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From "Ariel Weisberg (JIRA)" <j...@apache.org>
Subject [jira] [Comment Edited] (CASSANDRA-6060) Remove internal use of Strings for ks/cf names
Date Wed, 10 Dec 2014 21:31:13 GMT

    [ https://issues.apache.org/jira/browse/CASSANDRA-6060?page=com.atlassian.jira.plugin.system.issuetabpanels:comment-tabpanel&focusedCommentId=14241364#comment-14241364
] 

Ariel Weisberg edited comment on CASSANDRA-6060 at 12/10/14 9:30 PM:
---------------------------------------------------------------------

I am still digging but I am not sure there is much value here.

For prepared statements between client and server there are no ks/cf names.

Here is the breakdown for a minimum size mutation inside the cluster

Size of Ethernet frame - 24 Bytes
Size of IPv4 Header (without any options) - 20 bytes
Size of TCP Header (without any options) - 20 Bytes

4-bytes protocol magic
4-bytes version
4-bytes timestamp
4-bytes verb
4-bytes parameter count
4-bytes payload length prefix
No keyspace name in current versions
2-byte key length
key say 10 bytes
4-byte mutation count

1-byte boolean
16-byte cf id
4-byte count of columns

Per column
2-byte column name length prefix
column name say 8 bytes
1-byte serialization flags
8-byte timestamp
4-byte length prefix
column value say 8 bytes

Total is 158 bytes. Saving 12 bytes on the CF uuid would be 7.5 %. 

For single CF mutations this is not a win. Loading data points 16 bytes at a time isn't going
to work so hot anyways so people might look into batching at that point.

The UUID is not repeated for each cell so it is a one time cost for workloads that modify
multiple cells per CF. The one case where the 12-bytes becomes significant is single cell
updates to multiple CFs in one mutation. There the 12-byte overhead converges on 23%.

I am going to look at the read path next, but I kind of expect to find something similar.
A read is going t o have key overhead and possibly overhead for all the other query parameters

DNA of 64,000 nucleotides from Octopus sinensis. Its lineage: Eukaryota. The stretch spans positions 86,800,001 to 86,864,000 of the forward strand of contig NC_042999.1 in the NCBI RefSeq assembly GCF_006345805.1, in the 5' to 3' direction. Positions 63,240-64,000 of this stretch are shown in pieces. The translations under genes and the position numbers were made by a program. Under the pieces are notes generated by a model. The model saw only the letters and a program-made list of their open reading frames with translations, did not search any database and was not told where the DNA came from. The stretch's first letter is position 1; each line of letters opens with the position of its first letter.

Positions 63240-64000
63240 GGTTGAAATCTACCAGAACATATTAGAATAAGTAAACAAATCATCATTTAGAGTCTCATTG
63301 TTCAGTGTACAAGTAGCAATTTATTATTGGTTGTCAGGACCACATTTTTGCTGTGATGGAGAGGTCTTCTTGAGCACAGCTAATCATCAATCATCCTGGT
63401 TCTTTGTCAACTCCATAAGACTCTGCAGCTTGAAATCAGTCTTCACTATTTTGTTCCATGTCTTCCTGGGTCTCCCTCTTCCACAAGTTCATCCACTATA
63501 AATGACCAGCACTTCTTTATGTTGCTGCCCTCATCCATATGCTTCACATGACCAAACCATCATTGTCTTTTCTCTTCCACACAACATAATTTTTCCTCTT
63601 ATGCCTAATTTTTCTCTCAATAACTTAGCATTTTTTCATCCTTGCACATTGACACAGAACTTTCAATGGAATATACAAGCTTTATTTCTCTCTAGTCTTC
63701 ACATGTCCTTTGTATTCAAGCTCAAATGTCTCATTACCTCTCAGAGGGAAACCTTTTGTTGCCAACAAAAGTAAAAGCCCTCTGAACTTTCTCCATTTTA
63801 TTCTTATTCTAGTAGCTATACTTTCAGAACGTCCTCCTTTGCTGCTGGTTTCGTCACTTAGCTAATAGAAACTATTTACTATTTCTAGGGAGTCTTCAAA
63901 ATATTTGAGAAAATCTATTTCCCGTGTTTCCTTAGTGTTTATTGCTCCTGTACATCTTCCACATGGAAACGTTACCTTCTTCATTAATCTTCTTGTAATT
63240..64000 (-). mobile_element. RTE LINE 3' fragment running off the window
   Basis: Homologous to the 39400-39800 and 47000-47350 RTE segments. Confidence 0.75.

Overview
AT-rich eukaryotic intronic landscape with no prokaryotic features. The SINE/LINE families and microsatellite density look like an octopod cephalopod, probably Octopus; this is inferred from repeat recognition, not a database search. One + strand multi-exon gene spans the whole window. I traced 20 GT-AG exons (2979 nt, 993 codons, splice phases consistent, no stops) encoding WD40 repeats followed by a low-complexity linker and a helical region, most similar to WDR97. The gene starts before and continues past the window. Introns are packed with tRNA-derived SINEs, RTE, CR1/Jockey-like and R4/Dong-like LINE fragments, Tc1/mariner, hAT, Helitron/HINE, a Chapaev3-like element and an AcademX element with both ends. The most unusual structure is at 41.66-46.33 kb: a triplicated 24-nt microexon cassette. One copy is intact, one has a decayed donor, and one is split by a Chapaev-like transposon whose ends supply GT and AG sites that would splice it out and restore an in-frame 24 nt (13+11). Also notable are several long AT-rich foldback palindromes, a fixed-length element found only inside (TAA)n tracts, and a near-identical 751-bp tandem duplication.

that should match the simple single cell mutation case.


was (Author: aweisberg):
I am still digging but I am not sure there is much value here.

For prepared statements between client and server there are no ks/cf names.

Here is the breakdown for a minimum size mutation inside the cluster

Size of Ethernet frame - 24 Bytes
Size of IPv4 Header (without any options) - 20 bytes
Size of TCP Header (without any options) - 20 Bytes

4-bytes protocol magic
4-bytes version
4-bytes timestamp
4-bytes verb
4-bytes parameter count
4-bytes payload length prefix
No keyspace name in current versions
2-byte key length
key say 10 bytes
4-byte mutation count

1-byte boolean
16-byte cf id
4-byte count of columns

Per column
2-byte column name length prefix
column name say 8 bytes
1-byte serialization flags
8-byte timestamp
4-byte length prefix
column value say 8 bytes

Total is 158 bytes. Saving 12 bytes on the CF uuid would be 7.5 %. 

For single CF mutations this is not a win. Loading data points 16 bytes at a time isn't going
to work so hot anyways so people might look into batching at that point.

The UUID is not repeated for each cell so it is a one time cost so for workloads that modify
multiple cells per CF. The one case where the 12-bytes becomes significant is single cell
updates to multiple CFs in one mutation. There the 12-byte overhead converges on 23%.

I am going to look at the read path next, but I kind of expect to find something similar.
A read is going t o have key overhead and possibly overhead for all the other query parameters
that should match the simple single cell mutation case.

> Remove internal use of Strings for ks/cf names
> ----------------------------------------------
>
>                 Key: CASSANDRA-6060
>                 URL: https://issues.apache.org/jira/browse/CASSANDRA-6060
>             Project: Cassandra
>          Issue Type: Improvement
>          Components: Core
>            Reporter: Jonathan Ellis
>            Assignee: Ariel Weisberg
>              Labels: performance
>
> We toss a lot of Strings around internally, including across the network.  Once a request
has been Prepared, we ought to be able to encode these as int ids.
> Unfortuntely, we moved from int to uuid in CASSANDRA-3794, which was a reasonable move
at the time, but a uuid is a lot bigger than an int.  Now that we have CAS we can allow concurrent
schema updates while still using sequential int IDs.



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